Ounce of Mold Prevention is Worth a Pound of Cured Bacon | Sanctuary Functional Medicine

by health and nutrition advice journalist

Many individuals attempting to survive 2020’s insanity are looking to food storage as a way to weather the grocery rationing and food shortages. While toilet paper needs little in the way of preservatives to keep fresh, foods don’t sit on shelfs for weeks and months without a little help in the preserving department.  This year we took the time to can some organic peaches and pears, which employs old-fashioned time-tested methods.  While this approach offers months of fruit, the world of processed and grocery store food looks to other means of preventing food spoilage while it sits on the shelves of stores.

The heat of canning fruits uses heat to destroy any microbes and any enzymes which might degrade food before sealing it off from the outside world.  Food processing on the other hand uses chemicals to prevent the growth of mold, bacteria, and the progress of ripening.  These chemicals include sulfites, propionates, benzoates, nitrates, antioxidants, and acids.  These fall into 3 general groups:  microbial growth blockers, antioxidants, and enzymatic blockers.

Microbial growth blockers include   sulfites, propionates, benzoates, and nitrates.  Sulfur dioxide as a sulfite, blocks the normal functioning of the microbial cells so they can’t grow in the food.  Dried fruits often contain sulfites as do some vinegars and fruit juices.  Some individuals have to avoid these foods however due to allergies or sensitivities to this preservative.

Propionates are often added to bakery products but are naturally found in grains, cheese, strawberries, and apples.  They can prevent the growth of mold as do another short chain fatty acid, benzoate.  Benzoates are found naturally in a number of foods like cranberries and often show up elevated in organic acid tests due to these dietary intakes.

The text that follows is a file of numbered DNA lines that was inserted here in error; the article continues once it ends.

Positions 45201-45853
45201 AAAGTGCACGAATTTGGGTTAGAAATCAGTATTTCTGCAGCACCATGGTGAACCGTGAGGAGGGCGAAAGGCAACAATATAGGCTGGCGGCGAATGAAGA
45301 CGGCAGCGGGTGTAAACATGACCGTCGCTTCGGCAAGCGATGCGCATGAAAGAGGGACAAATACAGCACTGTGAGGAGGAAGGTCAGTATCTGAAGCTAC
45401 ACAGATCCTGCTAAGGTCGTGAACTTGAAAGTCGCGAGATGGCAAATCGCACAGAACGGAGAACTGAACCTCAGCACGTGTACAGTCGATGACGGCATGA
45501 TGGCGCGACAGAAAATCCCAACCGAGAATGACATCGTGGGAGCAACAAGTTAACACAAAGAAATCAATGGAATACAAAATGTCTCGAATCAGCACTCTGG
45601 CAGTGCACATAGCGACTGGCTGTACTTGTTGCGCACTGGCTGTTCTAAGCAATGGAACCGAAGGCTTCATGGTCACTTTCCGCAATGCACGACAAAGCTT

Nitrates are another additive best known in meats to block botulism from occurring.  They are effective in carrying out this function, yet when they chemically bond amino acids in the meat, they form nitrosamines.  These nitrosamines are associated with cancer, but the food industry claims these are not high enough in processed meats to be a concern.

While we encourage our patients to focus on antioxidants in their bodies, the food industry adds antioxidants to fatty foods.  Fats with unsaturated chains like omega 3’s, omega 9’s, and omega 6’s will oxidize over time and develop that rancid smell and taste.  Antioxidants aim to prevent that rancidity.

The last group of preservatives block enzymes found naturally in fruits and veggies which are leading to natural ripening.  When you see your apples turning brown, you are seeing this process.  Natural acids like citric and ascorbic prevent this browning by lowering the pH (more acidic) and blocking the enzymes.

While the food industry searches for more ways to lengthen shelf life, we can keep sealing up sterilized fruit in jars as well as running some through the dehydrator to make dried fruit.  During the seasons of different fruits we can also just enjoy a whole food diet by eating fresh fruit and veggies.  If we must resort to additives, we at least need to be aware of what we are putting in our bodies, saying yes to some additives and no to others.  Just because a chemist working for the food industry says it is safe does not mean we should fill our shelves or our stomach with it.  Living a healthier more abundant life in 2020 and beyond requires discernment.

Thanks to Science Daily

American Chemical Society. “Focusing On Preservatives: How They Keep Food Fresh.” ScienceDaily. ScienceDaily, 13 November 2002. <www.sciencedaily.com/releases/2002/11/021113070827.htm

Sanctuary Functional Medicine, under the direction of Dr Eric Potter, IFMCP MD, provides functional medicine services to Nashville, Middle Tennessee and beyond. We frequently treat patients from Kentucky, Alabama, Mississippi, Georgia, Ohio, Indiana, and more… offering the hope of healthier more abundant lives to those with chronic illness.

This content was originally published here.

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